Harper's Encyclopedia of United States History (ed. Benson Lossing), Acquisition of Territory. (search)
Rhode Island and Providence Plantations, Connecticut, New York, New Jersey, Pennsylvania, Delaware, Maryland, Virginia, North Carolina, South Carolina, and Georgia. The boundaries of many of these States, as constituted by their charters, extended to the Pacific Ocean; but in practice they ceased at the Mississippi. Beyond that river the territory belonged, by discovery and settlement, to the-King of Spain. All the territory west of the present boundaries of the States was ceded by them to the United States in the order named: Virginia, 1784: Massachusetts, 1785; Connecticut, 1786 and 1800; South Carolina, 1787; North Carolina, 1790: Georgia, 1802. This ceded territory comprised part of Minnesota, all of Wisconsin, Michigan, Illinois, Indiana, Ohio (see Northwest Territory), Tennessee, and a great part of Alabama and Mississippi. Vermont was admitted as a separate State in 1791; Kentucky, then a part of Virginia, in 1792; and Maine, till that time claimed by Massachusetts, in 1820.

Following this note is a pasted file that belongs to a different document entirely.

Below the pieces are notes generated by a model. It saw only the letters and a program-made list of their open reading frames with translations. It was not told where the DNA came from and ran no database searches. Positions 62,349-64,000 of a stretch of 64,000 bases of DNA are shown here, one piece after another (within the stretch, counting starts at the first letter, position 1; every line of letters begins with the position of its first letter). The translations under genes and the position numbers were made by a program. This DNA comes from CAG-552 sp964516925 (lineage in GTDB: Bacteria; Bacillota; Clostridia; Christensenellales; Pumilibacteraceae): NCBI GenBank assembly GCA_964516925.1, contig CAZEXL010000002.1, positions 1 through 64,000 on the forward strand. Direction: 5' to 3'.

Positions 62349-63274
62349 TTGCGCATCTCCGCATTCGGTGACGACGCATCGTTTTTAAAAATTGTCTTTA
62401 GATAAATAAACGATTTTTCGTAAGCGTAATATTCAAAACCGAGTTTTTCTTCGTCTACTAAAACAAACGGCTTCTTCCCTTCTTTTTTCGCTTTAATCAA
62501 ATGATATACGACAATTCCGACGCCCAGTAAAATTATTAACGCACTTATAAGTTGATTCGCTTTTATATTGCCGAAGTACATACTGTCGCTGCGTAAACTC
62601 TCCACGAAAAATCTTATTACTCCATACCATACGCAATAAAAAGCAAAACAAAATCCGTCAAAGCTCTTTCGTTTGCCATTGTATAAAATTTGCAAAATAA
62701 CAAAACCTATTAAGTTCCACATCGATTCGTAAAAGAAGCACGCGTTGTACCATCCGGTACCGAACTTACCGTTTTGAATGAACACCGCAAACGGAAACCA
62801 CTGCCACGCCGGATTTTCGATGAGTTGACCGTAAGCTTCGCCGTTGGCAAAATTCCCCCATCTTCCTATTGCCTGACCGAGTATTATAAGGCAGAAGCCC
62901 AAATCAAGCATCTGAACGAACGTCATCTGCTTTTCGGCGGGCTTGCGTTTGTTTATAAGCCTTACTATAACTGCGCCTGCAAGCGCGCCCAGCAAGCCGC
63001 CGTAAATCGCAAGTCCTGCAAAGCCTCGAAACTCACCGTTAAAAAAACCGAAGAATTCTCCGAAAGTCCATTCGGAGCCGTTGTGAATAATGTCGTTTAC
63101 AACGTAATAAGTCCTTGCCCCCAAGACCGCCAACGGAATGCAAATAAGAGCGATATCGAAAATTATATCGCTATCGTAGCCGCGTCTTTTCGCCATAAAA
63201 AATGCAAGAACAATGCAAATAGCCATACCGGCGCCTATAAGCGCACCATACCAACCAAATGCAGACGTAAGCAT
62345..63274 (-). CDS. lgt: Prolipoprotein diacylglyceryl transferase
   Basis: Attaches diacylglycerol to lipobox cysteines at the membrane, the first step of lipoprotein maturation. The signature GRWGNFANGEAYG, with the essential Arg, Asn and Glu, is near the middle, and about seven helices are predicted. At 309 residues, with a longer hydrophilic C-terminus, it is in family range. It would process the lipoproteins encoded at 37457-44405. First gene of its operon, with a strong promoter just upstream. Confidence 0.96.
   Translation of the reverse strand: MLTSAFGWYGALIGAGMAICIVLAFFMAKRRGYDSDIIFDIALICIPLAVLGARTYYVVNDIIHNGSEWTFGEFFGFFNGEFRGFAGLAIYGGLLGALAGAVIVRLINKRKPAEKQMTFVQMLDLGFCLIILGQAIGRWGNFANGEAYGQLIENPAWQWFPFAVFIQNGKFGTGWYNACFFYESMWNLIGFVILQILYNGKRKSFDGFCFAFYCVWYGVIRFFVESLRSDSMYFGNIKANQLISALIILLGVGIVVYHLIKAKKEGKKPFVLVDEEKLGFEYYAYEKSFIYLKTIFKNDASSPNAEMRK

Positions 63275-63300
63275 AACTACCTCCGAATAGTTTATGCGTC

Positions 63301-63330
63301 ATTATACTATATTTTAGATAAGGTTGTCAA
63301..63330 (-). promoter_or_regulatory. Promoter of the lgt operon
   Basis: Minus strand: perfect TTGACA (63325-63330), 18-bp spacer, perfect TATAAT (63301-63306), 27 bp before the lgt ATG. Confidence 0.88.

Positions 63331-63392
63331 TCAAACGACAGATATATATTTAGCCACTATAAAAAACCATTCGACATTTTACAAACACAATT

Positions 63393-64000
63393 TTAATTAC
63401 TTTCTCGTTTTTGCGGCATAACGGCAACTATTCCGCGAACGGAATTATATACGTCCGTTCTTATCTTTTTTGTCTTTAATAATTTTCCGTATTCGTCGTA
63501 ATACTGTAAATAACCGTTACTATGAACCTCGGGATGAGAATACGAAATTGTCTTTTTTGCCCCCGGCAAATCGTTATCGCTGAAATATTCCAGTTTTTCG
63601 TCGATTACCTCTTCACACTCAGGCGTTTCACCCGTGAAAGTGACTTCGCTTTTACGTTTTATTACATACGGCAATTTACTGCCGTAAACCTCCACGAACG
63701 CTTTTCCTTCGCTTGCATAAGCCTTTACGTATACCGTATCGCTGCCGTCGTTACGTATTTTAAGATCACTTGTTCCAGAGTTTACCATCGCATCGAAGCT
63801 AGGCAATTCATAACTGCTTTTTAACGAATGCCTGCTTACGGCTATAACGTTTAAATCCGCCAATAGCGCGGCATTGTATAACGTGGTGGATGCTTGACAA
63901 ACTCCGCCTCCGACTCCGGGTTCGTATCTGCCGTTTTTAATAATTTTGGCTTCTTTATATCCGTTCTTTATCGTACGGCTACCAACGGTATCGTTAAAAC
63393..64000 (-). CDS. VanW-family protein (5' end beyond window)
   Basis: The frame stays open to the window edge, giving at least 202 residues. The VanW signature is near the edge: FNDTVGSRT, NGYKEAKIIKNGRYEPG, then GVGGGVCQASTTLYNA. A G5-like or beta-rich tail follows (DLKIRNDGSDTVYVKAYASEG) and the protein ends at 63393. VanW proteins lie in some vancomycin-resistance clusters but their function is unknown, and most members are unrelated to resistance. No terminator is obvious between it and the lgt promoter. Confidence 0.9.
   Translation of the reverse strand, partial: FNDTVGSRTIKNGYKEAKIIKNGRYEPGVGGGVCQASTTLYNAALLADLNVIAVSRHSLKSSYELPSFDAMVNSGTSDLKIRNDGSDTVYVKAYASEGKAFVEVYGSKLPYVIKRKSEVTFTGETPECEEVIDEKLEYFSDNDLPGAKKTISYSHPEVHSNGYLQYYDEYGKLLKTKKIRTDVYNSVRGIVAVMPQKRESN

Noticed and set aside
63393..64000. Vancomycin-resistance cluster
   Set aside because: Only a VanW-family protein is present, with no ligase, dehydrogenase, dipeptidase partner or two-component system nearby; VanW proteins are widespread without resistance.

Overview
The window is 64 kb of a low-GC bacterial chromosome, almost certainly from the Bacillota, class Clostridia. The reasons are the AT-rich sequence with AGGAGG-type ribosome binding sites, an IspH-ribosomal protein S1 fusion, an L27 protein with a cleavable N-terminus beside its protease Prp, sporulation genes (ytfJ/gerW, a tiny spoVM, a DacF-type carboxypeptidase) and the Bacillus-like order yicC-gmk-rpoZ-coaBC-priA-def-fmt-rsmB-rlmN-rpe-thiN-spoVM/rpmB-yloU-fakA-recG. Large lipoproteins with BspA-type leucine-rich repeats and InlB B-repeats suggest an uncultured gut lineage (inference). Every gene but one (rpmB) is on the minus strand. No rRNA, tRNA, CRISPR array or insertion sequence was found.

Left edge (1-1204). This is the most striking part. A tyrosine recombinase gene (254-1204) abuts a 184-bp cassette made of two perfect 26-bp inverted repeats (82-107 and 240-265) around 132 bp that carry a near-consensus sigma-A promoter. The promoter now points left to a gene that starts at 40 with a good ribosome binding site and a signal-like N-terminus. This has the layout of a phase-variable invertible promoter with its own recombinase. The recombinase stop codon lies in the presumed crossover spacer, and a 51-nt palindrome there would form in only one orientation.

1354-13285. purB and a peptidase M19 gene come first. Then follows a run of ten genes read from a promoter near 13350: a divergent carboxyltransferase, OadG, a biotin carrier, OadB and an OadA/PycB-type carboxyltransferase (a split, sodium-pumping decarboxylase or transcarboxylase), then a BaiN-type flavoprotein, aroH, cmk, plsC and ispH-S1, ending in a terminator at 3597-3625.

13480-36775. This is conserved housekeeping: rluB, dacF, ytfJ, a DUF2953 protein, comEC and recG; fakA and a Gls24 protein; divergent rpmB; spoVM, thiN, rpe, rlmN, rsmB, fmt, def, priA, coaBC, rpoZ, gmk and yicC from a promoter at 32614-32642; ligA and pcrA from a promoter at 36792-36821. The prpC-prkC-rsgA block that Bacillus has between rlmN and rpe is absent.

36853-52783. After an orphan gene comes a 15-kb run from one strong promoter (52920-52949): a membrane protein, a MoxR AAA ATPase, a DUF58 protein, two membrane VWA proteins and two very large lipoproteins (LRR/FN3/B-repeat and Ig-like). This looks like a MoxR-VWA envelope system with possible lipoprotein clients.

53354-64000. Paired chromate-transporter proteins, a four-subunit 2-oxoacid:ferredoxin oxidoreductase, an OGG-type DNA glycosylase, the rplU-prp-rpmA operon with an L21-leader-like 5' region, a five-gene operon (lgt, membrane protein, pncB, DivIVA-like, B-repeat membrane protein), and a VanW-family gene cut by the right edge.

Harper's Encyclopedia of United States History (ed. Benson Lossing), Albright, Jacob, -1808 (search)
Albright, Jacob, -1808 Clergyman; born near Pottstown, Pa., May 1, 1759. In youth he was a the-burner, but entered the Methodist ministry in 1790. He male many converts, almost exclusively among the Germans, and in 1800 a separate Church organization was formed for them. Albright becoming their first presiding elder. He was appointed bishop in 1807. His denomination is known as the Evangelical Association (q. v.). He died in 1808.
Harper's Encyclopedia of United States History (ed. Benson Lossing), Algiers, (search)
rom the Berbers, the ancient inhabitants. From their ports, especially from Algiers, went out piratical vessels to depredate upon the commerce of other peoples. So early as 1785 two American vessels had been captured by these corsairs, and their crews (twenty-one persons) had been held in slavery for ransom. The Dey, or ruler, of Algiers demanded $60,000 for their redemption. As this sum would be a precedent, other means were sought to obtain the release of the captives. In a message, in 1790, President Washington called the attention of Congress to the matter, but the United States were without a navy to protect their commerce. For what protection American vessels enjoyed they were indebted to Portugal, then at war with Algiers. In 1793 the British government made a secret arrangement with that of Portugal, whereby peace with Algiers was obtained. In that arrangement it was stipulated that for the space of a year Portugal should not afford protection to the vessels of any nati
Harper's Encyclopedia of United States History (ed. Benson Lossing), Anti-rent party. (search)